Etchells Syd Corser Regatta - Hot, stormy and windless

Thornburrow's promising start all came to nothing as it glassed off.
Bernie Kaaks
Today was one of those days when you definitely would not want to be a race officer. The Etchells Syd Corser Regatta fleet was held ashore for lack of breeze, but at 11:15 a light breeze began filtering through and the instruction went out to head to the course. The breeze fluttered through occasionally, just enough to show promise that with just a little bit of luck, we might get a light south westerly, but the usually reliable Fremantle Doctor must have been making house calls today, for he never appeared on the course.

Finally, just before 2pm, race officer Martin Clark decreed that crews had suffered enough in the sweltering heat, and sent them back to the marina.

Almost as the first yachts arrived, a hot north easterly filled in to just over 12 knots and predictably, the AP flag was lowered again at 2:30 with the aim of a warning signal at 3:00pm. On the way out to the course, the omens were not good. A big wind shift forced the race committee boat to reposition and while they did so, the pressure was clearly dropping.

A course was set at 330 degrees; the windward mark placed at 1.4 nautical miles; the start sequence passed and agonisingly slowly, most of the fleet crossed the start line. Mark Thornburrow read it beautifully, starting on port at the pin end, with the ever watchful Peter Chappell nicely placed behind him.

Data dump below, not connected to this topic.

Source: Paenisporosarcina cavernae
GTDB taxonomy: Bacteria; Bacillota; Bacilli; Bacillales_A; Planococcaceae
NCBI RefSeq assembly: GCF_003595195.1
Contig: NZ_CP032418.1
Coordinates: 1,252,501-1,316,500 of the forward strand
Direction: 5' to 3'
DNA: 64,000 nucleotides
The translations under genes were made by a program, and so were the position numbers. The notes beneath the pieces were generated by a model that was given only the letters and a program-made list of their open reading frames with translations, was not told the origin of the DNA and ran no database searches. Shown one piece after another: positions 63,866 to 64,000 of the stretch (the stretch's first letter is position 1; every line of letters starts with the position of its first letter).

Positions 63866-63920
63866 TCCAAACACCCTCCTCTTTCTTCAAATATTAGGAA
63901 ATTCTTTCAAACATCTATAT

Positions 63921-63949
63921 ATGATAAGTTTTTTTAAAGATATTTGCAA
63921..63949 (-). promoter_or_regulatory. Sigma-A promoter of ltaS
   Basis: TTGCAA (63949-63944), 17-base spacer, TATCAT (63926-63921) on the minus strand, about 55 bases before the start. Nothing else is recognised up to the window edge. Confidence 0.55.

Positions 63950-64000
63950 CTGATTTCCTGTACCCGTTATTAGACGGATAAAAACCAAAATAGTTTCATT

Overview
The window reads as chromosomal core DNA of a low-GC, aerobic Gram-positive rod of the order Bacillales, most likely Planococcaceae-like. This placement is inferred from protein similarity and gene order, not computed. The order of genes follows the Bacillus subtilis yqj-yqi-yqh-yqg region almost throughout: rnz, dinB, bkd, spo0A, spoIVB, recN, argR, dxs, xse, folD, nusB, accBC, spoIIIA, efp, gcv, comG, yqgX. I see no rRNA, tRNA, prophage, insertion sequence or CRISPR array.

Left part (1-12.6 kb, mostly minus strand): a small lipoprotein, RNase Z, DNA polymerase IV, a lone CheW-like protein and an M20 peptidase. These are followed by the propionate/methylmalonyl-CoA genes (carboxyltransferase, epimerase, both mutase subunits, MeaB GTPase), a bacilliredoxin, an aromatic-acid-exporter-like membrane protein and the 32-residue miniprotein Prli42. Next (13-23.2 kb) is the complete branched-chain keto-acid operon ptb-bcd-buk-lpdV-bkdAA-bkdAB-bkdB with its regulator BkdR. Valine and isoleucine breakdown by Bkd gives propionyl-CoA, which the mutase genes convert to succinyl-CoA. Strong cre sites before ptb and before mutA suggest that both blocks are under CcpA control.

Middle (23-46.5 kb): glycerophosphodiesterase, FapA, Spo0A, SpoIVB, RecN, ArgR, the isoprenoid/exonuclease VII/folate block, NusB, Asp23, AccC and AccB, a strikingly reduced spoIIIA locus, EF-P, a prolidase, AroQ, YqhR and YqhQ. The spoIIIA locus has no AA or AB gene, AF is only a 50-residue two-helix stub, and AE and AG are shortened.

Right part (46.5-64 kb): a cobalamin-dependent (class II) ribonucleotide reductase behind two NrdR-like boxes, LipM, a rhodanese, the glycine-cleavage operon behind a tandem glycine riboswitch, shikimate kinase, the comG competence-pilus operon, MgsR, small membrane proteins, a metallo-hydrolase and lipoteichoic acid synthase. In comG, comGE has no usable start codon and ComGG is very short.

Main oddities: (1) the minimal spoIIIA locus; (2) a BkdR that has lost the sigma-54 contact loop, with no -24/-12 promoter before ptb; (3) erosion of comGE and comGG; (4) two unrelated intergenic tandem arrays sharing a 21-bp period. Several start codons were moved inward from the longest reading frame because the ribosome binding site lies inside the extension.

Ten minutes later the fleet had barely travelled 300 metres and the first of the retirements started to call in by radio, having failed to reach the start line within the time limit. Minutes later, the race was abandoned, and every power boat on the course (even spectators) helped to take the yachts in tow to get them back to the marina. The end of a very hot and frustrating day with no races sailed.

Back at the Clubhouse however, competitors were treated to a delightfully frank assessment of the America's Cup scene by Grant Simmer and Andrew Palfrey – a brilliant end to what might easily have been a lost day!

Regatta volunteers had to wait it out, too!
Bernie Kaaks

Mark Thornburrow read the start well at the port end.
Bernie Kaaks

Skies often looked threatening, but the wind stayed away.
Bernie Kaaks

Skip Lissiman's Bandwagon carries the scars of a confrontation from day 1.
Bernie Kaaks